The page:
HJ Hampson clearly wasn't looking to ingratiate herself into the glitterati by writing this dark satire.

If it did earn her an invitation to an exclusive party, she would only be the spectre at the feast, hovering on the margins as a haunting reminder of the vacuity of their lifestyles.

Her central character is footballer Beaumont Alexander who, together with his consort, Krystal McQueen, make a Posh 'n' Becks-style couple. At a party in the opening chapter, we see the world through his eyes, and live to regret the insight. From humble beginnings, Beaumont has graduated to an insulated celebrity bubble that's unlocked his inner snob, and he ruthlessly assesses the eligibility of the other guests to breathe the same air as him. It irritates him that an 18-year-old newly chosen for the England squad is considered important enough to be invited. Another player's girlfriend looks "too chavvy". To cap it all, with his brain fogged by booze, coke and self-importance, he rapes one of the waitresses, tossing her £50 once he's finished.

"My skin is smooth and golden, not an imperfection anywhere, the black swirls of my Japanese Warrior tats standing out beautifully," he thinks in wonder as he admires his reflection. When his resentment of the media threatens to overpower the effects of his "anxiety tablets and mood pills", he calms himself by picturing Koi Carp in a pond, an image presumably suggested by a very expensive therapist.

The celebrity bubble works both ways in this novel, not just something that cocoons people like Beaumont from the average working stiff, but a place where new evils can take root and grow, undetected by the outside world. This starts to become apparent when Krystal is accidentally killed in a drink- and drug-fuelled argument and Beaumont has to cover up her death. The trenchant first-person narration, which until this point has mainly been used to ridicule the rich and vain, comes into its own as an engine for driving the story at a page-turning pace that's hard to resist.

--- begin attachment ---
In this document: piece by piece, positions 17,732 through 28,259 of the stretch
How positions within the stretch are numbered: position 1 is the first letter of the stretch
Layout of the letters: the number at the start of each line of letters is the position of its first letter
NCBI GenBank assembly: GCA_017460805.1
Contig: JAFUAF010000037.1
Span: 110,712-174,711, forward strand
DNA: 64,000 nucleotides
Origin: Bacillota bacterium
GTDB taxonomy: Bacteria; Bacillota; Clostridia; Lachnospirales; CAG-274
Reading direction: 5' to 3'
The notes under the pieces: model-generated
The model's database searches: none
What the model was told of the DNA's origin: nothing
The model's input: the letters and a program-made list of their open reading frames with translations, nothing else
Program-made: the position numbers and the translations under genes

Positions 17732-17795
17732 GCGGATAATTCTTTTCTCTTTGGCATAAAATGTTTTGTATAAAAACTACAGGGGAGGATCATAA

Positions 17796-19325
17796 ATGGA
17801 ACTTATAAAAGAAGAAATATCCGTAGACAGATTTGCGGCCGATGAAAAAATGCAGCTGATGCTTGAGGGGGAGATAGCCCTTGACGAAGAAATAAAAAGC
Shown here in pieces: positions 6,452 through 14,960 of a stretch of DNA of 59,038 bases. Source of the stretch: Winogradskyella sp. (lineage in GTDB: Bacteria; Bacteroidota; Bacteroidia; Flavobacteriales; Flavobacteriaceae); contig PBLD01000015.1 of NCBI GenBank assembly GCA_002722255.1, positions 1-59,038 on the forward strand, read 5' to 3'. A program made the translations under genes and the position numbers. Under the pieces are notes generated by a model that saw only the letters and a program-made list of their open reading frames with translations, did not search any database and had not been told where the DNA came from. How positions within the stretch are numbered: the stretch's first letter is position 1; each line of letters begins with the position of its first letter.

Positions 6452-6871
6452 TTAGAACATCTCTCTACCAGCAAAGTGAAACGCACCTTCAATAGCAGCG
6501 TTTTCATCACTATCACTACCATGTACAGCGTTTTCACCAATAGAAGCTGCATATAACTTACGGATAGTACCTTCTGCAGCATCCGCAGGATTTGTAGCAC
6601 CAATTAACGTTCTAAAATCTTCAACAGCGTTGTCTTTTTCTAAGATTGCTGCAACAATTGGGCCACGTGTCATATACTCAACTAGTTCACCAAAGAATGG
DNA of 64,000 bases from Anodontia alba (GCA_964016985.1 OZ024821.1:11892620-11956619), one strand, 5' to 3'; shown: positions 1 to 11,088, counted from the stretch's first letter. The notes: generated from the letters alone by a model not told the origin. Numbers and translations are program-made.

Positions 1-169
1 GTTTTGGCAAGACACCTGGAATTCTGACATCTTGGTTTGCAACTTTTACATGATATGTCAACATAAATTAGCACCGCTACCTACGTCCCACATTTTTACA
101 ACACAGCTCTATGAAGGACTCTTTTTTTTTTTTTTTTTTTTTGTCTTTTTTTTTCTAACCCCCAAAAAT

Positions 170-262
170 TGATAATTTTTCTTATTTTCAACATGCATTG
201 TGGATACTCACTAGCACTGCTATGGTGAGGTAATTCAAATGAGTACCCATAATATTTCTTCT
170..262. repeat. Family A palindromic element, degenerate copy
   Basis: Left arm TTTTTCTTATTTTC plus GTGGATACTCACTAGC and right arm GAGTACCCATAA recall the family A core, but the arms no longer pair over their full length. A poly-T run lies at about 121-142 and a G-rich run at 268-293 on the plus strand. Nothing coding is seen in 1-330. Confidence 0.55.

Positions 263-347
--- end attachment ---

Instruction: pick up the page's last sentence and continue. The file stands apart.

There are shades of An Inspector Calls when Beaumont is questioned by Detective Inspector G Dante. The plebs he normally encounters usually just want an autograph, so Beaumont is understandably ill at ease; but Dante, with his ability to slip between worlds, feels enigmatic and impenetrable even to us.

The arrival on the scene of DI Dante, not least because of his name, feels as though it's heralding a move into weirder territory. Which it is, although it's a little while before we grasp the nature of the bizarre turn the story is taking. From there, the sense of unreality and paranoia increases, and the narrative starts to head in earnest towards a climax.

This savage black comedy is actually vaguely reminiscent of a South Park story which mashes up Britney Spears's travails with the plot of The Wicker Man. But Hampson takes it a step further: knowing that her readers probably feel themselves to be above the tabloid celebrity game, she nevertheless ensnares our complicity by reflecting back our own schadenfreude at seeing Beaumont's fall from grace.